Michigan State University provides services and accommodations to persons with brain injuries for both academic and workplace settings. The Resource Center for Persons with Disabilities fosters independence by helping students and employees harness appropriate strategies and resources for success. We look forward to maximizing your experience at MSU!
Brain injuries fall under two categories: 1) traumatic brain injuries, associated with trauma to the head or skull and 2) acquired brain injuries, which occur on a cellular level and are not hereditary, congenital or degenerative. Even though traumatic and acquired brain injuries occur differently, both may impact the way a person thinks, feels, acts and moves. Both types can also affect body functions and sensory perception. Each person with a brain injury is unique; physical disabilities, impaired learning and personality changes are common. Accommodations will vary, according to documentation. See the Brain Injury Details page for more information.
Getting Started (MyProfile)
Log on to the MyProfile page with your MSU NetID and password to register with the Resource Center for Persons with Disabilities. MyProfile provides online forms and initiates communication with a Disability Specialist.
Documentation of a disability must appear on official letterhead from a licensed medical or diagnostic professional and include a diagnosis, scope or degree of involvement, and summary of related functional limitations. RCPD provides a downloadable Brain Injury form that may be used by medical providers to document conditions.
After documentation of a disability has been provided and a needs assessment is completed, reasonable accommodations are determined. RCPD will provide a verification letter that includes: (a) verification of disability and status as a student or employee registered with the RCPD (b) an outline of reasonable accommodations.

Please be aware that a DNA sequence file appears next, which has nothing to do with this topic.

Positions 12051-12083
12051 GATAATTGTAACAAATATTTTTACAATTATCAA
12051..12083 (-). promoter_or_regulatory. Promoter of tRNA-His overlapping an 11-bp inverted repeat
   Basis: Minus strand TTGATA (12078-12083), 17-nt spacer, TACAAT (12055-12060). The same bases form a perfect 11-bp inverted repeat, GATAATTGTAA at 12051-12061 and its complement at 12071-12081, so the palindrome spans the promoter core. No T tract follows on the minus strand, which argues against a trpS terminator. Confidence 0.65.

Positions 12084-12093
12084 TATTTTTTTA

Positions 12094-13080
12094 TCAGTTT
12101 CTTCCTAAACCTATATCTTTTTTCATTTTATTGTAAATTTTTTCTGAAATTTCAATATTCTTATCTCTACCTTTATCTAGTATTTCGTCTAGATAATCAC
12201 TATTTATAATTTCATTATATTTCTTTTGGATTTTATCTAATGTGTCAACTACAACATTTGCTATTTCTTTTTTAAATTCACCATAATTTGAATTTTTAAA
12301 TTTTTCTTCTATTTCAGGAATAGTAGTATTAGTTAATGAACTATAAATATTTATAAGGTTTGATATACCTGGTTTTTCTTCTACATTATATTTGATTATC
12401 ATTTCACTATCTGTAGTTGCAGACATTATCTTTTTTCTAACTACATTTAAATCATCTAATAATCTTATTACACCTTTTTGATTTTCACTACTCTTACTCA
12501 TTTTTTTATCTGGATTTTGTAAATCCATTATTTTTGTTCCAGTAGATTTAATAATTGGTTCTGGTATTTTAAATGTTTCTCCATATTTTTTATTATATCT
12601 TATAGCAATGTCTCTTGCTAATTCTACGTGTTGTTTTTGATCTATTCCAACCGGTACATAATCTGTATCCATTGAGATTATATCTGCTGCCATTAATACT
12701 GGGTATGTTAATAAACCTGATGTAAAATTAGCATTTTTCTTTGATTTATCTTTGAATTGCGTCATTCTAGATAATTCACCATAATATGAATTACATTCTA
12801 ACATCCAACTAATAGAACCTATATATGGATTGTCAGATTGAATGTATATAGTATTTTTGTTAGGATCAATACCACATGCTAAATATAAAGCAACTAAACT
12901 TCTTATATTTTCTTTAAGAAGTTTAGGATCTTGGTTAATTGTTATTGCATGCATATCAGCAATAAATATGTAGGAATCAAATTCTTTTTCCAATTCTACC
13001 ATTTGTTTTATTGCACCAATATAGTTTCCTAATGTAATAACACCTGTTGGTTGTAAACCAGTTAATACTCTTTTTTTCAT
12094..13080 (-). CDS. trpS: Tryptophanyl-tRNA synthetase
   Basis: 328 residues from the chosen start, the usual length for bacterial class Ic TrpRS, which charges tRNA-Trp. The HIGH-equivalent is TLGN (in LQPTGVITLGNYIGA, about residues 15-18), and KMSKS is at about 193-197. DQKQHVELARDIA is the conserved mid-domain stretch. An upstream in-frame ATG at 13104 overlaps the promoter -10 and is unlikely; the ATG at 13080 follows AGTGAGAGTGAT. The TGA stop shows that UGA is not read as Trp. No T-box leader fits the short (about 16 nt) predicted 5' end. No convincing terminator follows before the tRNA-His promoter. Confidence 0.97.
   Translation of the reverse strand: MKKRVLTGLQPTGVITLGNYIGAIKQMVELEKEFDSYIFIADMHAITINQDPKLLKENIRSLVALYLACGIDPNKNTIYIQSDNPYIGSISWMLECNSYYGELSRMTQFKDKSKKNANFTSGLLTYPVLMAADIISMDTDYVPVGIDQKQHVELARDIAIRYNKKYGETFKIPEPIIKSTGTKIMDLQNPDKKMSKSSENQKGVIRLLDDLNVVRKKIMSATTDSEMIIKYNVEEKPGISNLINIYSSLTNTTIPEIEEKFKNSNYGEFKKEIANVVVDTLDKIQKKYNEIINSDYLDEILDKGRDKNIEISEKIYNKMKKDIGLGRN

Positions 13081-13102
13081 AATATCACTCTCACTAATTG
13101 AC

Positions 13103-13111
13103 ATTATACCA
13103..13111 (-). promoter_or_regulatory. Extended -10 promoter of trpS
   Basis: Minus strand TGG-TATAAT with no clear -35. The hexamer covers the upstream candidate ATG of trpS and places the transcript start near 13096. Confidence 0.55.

Students will receive a Verified Individualized Services and Accommodations letter, otherwise known as a VISA.
Employees will receive a Statement of Employee Accommodation Determination letter, otherwise known as a SEAD.
RCPD adheres to strict standards of confidentiality in the management of student information. Since RCPD is the only holder of disability documentation, all disability-related documentation should be directed to RCPD (not other campus departments).
RCPD recognizes that accommodations may be required in order to assist individuals in maximizing their educational and workplace experience at MSU. While the university is required to provide reasonable accommodations, it is not required to change essential academic requirements or job functions.
Before Requesting Accommodations, students and employees must Identify and Register as a person with a disability and provide appropriate documentation of their disability to RCPD. Employees should refer to the Reasonable Accommodations Policy for University Applicants and Employees, for the procedure on requesting worksite accommodations.
Students and employees with Brain Injury may be eligible to receive the following accommodations facilitated by RCPD:
RCPD Specialists are committed to an active partnership with students and employees who make reasonable accommodation requests through our office. In the case you experience a disagreement regarding disability determination or appropriateness of accommodations, you may consider taking the steps outlined in our dispute resolution process.
MSU provides many venues for collaboration and community building on disability issues. Please consider becoming involved in the following organizations:
Frequently Asked Questions
If you have further questions that have not been answered on this page, please refer to the FAQ Page.
Brain Injury in the News:
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Are you interested in working in the government for the summer or after you graduate? If so, The Academic Resource Center would like to tell you about a great opportunity for RCPD students!
Shawn lost a brave 18-month battle with brain cancer in 2011, at just 34 years of age. Although he isn't physically here, his legacy continues as an embodiment of Spartan leadership.
This summer, the RCPD hosted their third annual Venture Program, accommodating nearly 20 high school students with disabilities. Read the full blog article to view the Venture 2013 recap video, featuring interviews from participants.